Unlike our previous trips to the Canaries we saw so much culture and history during our seven night stay that I'd be boring you for weeks if I wrote my usual post-trip daily travelogue so, instead, here's our Top Ten Las Palmas Highlights.
1. Casa De Colon
In 1492, Christopher Columbus (or, as he's known in Spanish, Cristobal Colon) anchored in the port of Las Palmas en route to the New World where, hoping to find a shortcut to India, unwittingly stumbled on America instead. Whilst his ship, Pinta, underwent repair he stayed with the governor of Gran Canaria in his luxurious home in Vegueta, now a museum dedicated to the explorer.
2. Catedral de Santa Ana / Plaza de Santa Ana
Dominating the city's skyline, the cathedral's twin bell towers are the most recognisable landmark of Las Palmas. Construction started in 1497, but additions continued to be made late into the 19th Century. The result is a microcosm of Canarian architecture: Gothic, Neo-Classical, Renaissance and local styles are all represented. Although this massive edifice differs wildly from the original, remnants of the 15th Century structure are still visible.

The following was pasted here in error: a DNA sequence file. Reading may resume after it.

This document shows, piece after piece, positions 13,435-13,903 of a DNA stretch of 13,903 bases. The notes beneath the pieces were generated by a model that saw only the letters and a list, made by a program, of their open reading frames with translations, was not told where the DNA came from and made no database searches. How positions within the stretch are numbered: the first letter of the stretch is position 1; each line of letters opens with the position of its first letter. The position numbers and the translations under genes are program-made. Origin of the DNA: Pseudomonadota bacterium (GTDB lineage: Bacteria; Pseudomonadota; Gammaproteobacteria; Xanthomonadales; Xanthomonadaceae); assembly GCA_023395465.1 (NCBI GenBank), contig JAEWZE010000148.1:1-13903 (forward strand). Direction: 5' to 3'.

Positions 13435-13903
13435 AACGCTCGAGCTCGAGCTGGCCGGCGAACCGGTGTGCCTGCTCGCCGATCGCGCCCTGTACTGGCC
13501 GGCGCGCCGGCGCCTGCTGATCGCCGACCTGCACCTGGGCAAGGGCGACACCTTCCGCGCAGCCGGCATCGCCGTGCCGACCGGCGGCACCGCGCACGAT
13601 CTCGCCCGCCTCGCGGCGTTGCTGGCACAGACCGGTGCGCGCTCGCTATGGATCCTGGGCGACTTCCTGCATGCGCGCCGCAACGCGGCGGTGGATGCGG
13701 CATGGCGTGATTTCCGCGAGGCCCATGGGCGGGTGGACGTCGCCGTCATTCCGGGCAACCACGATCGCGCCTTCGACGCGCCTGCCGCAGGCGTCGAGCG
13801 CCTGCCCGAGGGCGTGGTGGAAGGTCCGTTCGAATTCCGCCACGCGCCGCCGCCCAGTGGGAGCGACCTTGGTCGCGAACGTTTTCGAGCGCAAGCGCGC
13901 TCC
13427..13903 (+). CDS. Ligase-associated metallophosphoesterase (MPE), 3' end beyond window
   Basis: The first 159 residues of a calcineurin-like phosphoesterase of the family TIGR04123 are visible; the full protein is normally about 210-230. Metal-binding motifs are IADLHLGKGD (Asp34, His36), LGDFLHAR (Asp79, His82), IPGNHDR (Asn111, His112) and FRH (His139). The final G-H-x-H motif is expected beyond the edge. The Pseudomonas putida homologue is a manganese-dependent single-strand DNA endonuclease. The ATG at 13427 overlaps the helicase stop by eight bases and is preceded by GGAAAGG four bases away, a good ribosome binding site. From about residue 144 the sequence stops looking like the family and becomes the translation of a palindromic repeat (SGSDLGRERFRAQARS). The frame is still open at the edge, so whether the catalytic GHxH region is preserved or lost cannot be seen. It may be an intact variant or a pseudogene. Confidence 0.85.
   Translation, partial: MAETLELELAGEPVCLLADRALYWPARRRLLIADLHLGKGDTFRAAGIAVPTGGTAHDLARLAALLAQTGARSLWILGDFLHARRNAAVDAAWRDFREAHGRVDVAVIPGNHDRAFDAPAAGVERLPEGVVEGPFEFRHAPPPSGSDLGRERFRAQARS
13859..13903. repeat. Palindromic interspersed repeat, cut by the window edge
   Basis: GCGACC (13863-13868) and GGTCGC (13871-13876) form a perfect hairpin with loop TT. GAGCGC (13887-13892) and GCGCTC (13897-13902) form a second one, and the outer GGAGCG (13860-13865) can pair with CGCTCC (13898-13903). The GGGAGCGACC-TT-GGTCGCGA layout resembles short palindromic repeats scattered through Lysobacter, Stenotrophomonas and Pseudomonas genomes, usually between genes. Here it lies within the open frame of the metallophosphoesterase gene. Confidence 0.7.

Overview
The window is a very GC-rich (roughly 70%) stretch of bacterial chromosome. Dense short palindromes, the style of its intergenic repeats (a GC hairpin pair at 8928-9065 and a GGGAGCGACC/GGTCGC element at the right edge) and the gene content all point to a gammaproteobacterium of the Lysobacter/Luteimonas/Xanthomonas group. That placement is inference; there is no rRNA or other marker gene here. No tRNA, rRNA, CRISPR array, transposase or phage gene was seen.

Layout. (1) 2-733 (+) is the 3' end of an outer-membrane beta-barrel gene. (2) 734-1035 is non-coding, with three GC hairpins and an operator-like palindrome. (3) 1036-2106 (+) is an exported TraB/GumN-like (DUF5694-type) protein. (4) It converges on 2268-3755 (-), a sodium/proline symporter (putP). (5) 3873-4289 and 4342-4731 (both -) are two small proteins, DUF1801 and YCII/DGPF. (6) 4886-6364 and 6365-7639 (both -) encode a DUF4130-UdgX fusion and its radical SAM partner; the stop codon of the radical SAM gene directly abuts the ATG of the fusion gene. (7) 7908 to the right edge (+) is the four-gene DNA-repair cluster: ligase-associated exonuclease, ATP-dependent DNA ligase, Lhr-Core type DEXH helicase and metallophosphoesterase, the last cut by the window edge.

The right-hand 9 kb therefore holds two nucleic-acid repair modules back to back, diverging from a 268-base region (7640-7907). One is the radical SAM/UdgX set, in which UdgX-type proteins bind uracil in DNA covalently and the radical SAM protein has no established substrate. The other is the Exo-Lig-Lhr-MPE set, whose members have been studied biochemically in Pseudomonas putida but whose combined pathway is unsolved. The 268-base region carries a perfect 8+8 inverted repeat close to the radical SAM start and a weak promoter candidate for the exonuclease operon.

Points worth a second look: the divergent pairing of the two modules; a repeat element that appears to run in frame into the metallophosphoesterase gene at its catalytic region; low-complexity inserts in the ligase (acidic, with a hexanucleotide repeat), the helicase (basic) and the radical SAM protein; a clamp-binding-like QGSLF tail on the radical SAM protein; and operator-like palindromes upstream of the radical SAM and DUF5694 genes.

Flanking the cathedral are the handsome bronze hounds of Santa Ana Plaza, Vegueta's main square where dogs are walked, romances flourish, children learn to cycle, the elderly practice Tai-Chi and neighbours exchange gossip until late into the night.
3. Museo Canario
Since they died soon after the Spanish Conquest, little is known about how the Canarii (the early Canarians) lived although this fantastic museum, founded in 1880 by the marvellously titled Dr. Chil, offers everything from Aboriginal ceramics, traditional pottery, leatherwork, basket weaving and pintaderas (ceramic stamps) to mummies, funeral rites, burials, skulls and bones accompanied by a downloadable audio guide - hoorah for smartphones!
4. Parque de San Telmo
The park offers a leafy respite from the hustle and bustle of the main shopping district of Triana and the breathtakingly lovely Art Nouveau kiosk alone is worth a trip across town - not to mention the iced cappuccino it serves. As a fully paid-up member of the Bandstand Appreciation Society, I was more than happy to strike a pose.